A much missed friend, jazz giant Dave Brubeck invited me to write lyrics to some of his songs. One of them: "Broadway Bossa Nova" became a pop hit in Japan, recorded with a hip hop arrangement by Ithamara Koorax in 1998. Dave Brubeck loved that recording.


MP: You have directed some TV Specials dedicated to the artists you love and not only from Brazil, Miles Davis, or Diana Krall. How different is working for television?


ADS: I supervised and wrote screenplays. You need to “introduce”, to explain to the average listener a most sophisticated kind of music. Editing is essential. Sometimes you need to cut off a solo. In the beginning it hurts. But then I understood that was essential to make the TV broadcast possible. My TV show was not on cable, it was on a network channel. All movie directors should have a real musical producer working for them, but unfortunately it doesn’t happen. The result is that I’ve watched recent musical documentaries that are terrible, full of mistakes, a festival of fake news. For two decades I gave so many interviews appearing in movies, that I became a “documentary actor”, but now I refuse most of the invitations because I was being included on projects that were not well produced. You talk about Claus Ogerman and the director later adds a photo by Klaus Wunderlich. It really happened!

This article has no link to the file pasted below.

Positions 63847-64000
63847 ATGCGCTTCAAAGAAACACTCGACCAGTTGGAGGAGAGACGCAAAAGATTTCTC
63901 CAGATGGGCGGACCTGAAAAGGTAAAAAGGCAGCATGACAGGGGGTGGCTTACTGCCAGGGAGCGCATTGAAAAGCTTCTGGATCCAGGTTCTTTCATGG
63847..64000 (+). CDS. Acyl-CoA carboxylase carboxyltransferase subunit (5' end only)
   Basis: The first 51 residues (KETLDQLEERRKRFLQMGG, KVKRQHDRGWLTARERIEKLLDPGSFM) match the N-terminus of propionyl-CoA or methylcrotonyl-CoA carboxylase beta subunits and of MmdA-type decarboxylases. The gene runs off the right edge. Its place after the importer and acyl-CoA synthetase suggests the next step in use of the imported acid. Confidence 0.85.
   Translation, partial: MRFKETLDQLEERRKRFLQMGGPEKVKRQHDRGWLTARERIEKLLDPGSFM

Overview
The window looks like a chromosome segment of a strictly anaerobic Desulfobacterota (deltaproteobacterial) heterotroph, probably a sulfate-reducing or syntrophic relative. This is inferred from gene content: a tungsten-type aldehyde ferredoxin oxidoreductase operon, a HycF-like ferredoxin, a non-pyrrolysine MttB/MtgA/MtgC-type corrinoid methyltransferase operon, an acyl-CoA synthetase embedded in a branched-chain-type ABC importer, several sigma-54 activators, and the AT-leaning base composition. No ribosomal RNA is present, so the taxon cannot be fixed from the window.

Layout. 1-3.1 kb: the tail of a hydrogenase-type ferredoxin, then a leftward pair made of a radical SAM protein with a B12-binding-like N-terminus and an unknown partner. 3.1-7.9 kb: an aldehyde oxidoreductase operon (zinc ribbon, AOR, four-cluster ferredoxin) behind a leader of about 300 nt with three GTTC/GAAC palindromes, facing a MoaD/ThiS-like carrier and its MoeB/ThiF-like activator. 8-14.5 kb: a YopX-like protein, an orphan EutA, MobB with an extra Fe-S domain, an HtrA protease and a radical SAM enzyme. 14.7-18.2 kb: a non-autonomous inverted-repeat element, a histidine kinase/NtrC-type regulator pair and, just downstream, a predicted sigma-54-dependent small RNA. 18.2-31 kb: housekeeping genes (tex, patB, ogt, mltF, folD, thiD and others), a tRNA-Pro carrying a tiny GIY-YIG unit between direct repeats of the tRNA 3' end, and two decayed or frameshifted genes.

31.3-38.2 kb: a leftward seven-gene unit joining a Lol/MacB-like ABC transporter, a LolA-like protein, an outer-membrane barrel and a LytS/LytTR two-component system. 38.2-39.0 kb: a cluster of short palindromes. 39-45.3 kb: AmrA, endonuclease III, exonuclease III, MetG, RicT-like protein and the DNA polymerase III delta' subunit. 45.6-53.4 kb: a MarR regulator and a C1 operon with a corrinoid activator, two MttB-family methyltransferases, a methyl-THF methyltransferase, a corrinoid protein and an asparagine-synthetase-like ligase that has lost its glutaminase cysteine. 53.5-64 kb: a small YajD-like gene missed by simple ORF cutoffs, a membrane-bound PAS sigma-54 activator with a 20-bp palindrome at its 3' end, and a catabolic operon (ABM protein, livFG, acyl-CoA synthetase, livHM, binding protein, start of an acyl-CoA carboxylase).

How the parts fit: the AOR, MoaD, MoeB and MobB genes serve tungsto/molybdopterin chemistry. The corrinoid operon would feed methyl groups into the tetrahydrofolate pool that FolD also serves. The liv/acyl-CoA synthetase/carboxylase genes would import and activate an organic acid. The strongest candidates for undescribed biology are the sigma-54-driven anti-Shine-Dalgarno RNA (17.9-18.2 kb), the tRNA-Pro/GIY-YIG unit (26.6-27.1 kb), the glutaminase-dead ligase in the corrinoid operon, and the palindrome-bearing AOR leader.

MP: You have been associated with Creed Taylor, the founder of CTI jazz label. How this association came about?